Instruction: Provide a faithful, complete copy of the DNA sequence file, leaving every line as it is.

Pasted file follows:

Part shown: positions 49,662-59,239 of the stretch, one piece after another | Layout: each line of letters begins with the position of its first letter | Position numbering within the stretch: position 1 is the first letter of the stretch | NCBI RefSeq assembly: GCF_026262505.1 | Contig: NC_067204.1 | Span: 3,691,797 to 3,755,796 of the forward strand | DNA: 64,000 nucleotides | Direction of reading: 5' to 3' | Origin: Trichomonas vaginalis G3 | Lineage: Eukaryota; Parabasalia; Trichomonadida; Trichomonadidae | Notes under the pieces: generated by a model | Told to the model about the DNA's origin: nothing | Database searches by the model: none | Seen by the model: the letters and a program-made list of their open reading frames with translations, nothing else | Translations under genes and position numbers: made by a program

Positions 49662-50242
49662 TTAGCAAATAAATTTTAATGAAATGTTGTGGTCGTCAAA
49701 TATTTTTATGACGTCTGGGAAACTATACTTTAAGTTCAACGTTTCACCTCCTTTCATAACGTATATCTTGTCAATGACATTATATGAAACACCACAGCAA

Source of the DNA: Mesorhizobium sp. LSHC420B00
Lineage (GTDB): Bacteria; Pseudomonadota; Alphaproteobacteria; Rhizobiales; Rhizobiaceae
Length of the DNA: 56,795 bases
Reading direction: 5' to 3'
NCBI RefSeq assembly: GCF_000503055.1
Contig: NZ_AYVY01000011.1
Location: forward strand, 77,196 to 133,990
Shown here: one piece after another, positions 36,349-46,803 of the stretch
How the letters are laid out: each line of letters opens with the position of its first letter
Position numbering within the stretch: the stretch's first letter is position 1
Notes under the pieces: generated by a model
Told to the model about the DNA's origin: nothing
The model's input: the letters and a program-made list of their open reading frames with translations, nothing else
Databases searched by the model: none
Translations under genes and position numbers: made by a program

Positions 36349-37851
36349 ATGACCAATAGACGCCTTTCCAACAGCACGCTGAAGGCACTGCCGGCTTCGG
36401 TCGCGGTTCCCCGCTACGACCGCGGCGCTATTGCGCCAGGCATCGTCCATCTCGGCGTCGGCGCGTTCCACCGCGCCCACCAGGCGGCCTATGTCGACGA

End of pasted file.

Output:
Part shown: positions 49,662-59,239 of the stretch, one piece after another | Layout: each line of letters begins with the position of its first letter | Position numbering within the stretch: position 1 is the first letter of the stretch | NCBI RefSeq assembly: GCF_026262505.1 | Contig: NC_067204.1 | Span: 3,691,797 to 3,755,796 of the forward strand | DNA: 64,000 nucleotides | Direction of reading: 5' to 3' | Origin: Trichomonas vaginalis G3 | Lineage: Eukaryota; Parabasalia; Trichomonadida; Trichomonadidae | Notes under the pieces: generated by a model | Told to the model about the DNA's origin: nothing | Database searches by the model: none | Seen by the model: the letters and a program-made list of their open reading frames with translations, nothing else | Translations under genes and position numbers: made by a program

Positions 49662-50242
49662 TTAGCAAATAAATTTTAATGAAATGTTGTGGTCGTCAAA
49701 TATTTTTATGACGTCTGGGAAACTATACTTTAAGTTCAACGTTTCACCTCCTTTCATAACGTATATCTTGTCAATGACATTATATGAAACACCACAGCAA

Source of the DNA: Mesorhizobium sp. LSHC420B00
Lineage (GTDB): Bacteria; Pseudomonadota; Alphaproteobacteria; Rhizobiales; Rhizobiaceae
Length of the DNA: 56,795 bases
Reading direction: 5' to 3'
NCBI RefSeq assembly: GCF_000503055.1
Contig: NZ_AYVY01000011.1
Location: forward strand, 77,196 to 133,990
Shown here: one piece after another, positions 36,349-46,803 of the stretch
How the letters are laid out: each line of letters opens with the position of its first letter
Position numbering within the stretch: the stretch's first letter is position 1
Notes under the pieces: generated by a model
Told to the model about the DNA's origin: nothing
The model's input: the letters and a program-made list of their open reading frames with translations, nothing else
Databases searched by the model: none
Translations under genes and position numbers: made by a program

Positions 36349-37851
36349 ATGACCAATAGACGCCTTTCCAACAGCACGCTGAAGGCACTGCCGGCTTCGG
36401 TCGCGGTTCCCCGCTACGACCGCGGCGCTATTGCGCCAGGCATCGTCCATCTCGGCGTCGGCGCGTTCCACCGCGCCCACCAGGCGGCCTATGTCGACGA